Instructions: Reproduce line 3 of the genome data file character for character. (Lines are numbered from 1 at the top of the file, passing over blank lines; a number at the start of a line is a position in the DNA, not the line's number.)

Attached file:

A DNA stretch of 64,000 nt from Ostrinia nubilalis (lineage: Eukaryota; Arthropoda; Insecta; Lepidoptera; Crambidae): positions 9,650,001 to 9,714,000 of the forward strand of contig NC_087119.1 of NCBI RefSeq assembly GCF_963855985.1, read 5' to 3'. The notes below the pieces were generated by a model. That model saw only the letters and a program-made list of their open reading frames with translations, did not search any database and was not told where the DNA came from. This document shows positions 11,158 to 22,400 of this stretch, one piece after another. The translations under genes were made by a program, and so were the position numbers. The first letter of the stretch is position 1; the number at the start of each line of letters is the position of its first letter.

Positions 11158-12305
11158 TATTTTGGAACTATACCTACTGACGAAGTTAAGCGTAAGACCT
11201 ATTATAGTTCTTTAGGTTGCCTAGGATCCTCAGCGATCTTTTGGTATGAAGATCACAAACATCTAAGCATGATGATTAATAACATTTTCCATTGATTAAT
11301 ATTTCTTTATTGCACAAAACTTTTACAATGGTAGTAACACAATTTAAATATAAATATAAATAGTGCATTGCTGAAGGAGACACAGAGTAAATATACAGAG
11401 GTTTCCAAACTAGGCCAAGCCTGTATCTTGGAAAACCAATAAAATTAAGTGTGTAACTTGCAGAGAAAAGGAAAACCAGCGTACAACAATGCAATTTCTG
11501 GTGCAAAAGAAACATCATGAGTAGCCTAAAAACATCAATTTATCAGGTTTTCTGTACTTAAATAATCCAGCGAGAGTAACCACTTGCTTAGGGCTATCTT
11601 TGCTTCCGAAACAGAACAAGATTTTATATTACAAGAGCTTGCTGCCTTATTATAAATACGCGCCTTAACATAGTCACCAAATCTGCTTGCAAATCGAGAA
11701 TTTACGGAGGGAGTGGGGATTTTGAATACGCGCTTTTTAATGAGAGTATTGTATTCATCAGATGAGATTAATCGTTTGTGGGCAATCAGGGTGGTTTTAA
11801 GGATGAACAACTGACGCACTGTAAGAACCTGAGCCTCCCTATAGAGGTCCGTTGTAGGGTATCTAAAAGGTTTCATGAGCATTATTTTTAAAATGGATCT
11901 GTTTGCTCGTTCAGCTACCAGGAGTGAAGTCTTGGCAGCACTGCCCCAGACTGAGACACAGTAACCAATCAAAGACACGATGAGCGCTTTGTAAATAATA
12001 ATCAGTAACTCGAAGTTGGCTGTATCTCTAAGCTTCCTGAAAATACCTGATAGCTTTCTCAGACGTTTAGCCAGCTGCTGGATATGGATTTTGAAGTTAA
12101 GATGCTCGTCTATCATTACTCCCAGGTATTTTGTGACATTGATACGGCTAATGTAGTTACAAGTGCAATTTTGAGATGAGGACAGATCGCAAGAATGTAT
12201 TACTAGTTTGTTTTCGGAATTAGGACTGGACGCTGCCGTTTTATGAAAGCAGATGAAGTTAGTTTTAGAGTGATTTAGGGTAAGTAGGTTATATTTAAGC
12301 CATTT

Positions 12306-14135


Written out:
11158 TATTTTGGAACTATACCTACTGACGAAGTTAAGCGTAAGACCT